Paint Lick School — Garrard County, Kentucky

paintlick2An informative post on the old Paint Lick School in Garrard County, Kentucky past and present.

Jamie in Wanderland

PaintLickSchool

Paint Lick, which is probably one of the most odd names for a community I have come across, is located in Garrard County on the fringes of the bluegrass region of Kentucky.   It lies along State Routes 21 and 52 east of the Lancaster, the county seat of Garrard County, and to the west of Berea.

PaintLick3

Paint Lick was considered one of the most modern schools the area in 1912 when the original four rooms were built to accommodate grades k-12 in the small town of Paint Lick, Kentucky.   The brick building soon became too small to accommodate students so over the years a few additions were added including a gymnasium that was built in two sections.  The school served the community of Paintlick until 1994 when a new school was built in town.

paintlick2The last graduating class of seniors from Paint Lick was 1963.  The high school grades were then…

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Kentucky’s Western Kentucky University earns National Recognition

WKU’s on-campus landscaping has earned national recognition…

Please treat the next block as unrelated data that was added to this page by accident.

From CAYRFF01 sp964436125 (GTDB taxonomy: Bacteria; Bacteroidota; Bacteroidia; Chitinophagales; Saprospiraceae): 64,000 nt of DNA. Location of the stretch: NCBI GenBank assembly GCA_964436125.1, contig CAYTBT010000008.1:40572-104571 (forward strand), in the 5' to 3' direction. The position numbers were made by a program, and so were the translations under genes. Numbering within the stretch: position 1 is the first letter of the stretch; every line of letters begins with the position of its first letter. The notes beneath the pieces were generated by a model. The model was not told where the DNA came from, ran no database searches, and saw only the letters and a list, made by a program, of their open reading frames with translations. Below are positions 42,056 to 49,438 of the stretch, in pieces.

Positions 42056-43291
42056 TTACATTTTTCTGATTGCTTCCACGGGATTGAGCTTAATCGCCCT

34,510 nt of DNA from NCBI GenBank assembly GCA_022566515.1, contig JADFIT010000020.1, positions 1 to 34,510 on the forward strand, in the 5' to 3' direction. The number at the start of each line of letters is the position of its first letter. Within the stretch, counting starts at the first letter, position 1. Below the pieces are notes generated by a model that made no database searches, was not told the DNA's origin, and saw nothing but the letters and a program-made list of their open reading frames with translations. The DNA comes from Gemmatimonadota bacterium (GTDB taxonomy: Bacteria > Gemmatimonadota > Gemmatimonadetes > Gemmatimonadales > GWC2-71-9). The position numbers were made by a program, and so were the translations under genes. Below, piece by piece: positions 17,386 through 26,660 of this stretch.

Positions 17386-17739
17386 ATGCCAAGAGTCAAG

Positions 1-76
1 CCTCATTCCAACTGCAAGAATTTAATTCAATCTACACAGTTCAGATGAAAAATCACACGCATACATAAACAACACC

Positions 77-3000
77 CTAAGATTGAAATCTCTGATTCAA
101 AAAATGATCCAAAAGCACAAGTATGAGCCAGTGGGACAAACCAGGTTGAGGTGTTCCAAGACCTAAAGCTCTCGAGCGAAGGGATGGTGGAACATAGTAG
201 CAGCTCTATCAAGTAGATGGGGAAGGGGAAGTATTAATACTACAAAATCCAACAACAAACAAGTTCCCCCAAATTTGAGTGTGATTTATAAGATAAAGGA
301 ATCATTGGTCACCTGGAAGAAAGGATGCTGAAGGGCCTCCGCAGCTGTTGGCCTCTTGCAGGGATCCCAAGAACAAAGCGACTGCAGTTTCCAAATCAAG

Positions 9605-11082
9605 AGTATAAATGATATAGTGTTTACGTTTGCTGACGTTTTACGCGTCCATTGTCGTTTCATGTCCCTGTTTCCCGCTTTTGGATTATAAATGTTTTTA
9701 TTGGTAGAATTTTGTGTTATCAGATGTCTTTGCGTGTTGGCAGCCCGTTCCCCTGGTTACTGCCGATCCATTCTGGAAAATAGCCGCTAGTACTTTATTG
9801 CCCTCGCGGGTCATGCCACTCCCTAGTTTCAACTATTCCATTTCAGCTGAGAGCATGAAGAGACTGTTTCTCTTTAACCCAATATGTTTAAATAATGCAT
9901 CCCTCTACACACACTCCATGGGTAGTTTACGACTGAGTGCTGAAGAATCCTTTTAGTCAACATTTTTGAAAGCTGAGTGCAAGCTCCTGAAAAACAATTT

WKU News Blog

WKU is the only Kentucky school included in The Campus Wild: How College and University Green Landscapes Provide Havens for Wildlife and “Lands-on” Experiences for Students, a new publication from the National Wildlife Federation.

WKU's on-campus landscaping has earned national recognition in The Campus Wild: How College and University Green Landscapes Provide Havens for Wildlife and “Lands-on” Experiences for Students, a new publication from the National Wildlife Federation. (WKU photo by Bryan Lemon) WKU’s on-campus landscaping has earned national recognition in The Campus Wild: How College and University Green Landscapes Provide Havens for Wildlife and “Lands-on” Experiences for Students, a new publication from the National Wildlife Federation. (WKU photo by Bryan Lemon)

The richly detailed guide, released Sept. 8, highlights how colleges and universities are playing a dynamic role protecting wildlife and restoring habitats in campus green spaces—including on-campus landscapes and natural areas, as well as distant campus-owned lands. It explores how such green places—dedicated to “The Wild”—also can benefit students, faculty, and staff with leadership opportunities, hands-on learning, energy savings, water conservation, and much more.

“We at WKU have always taken pride in the natural…

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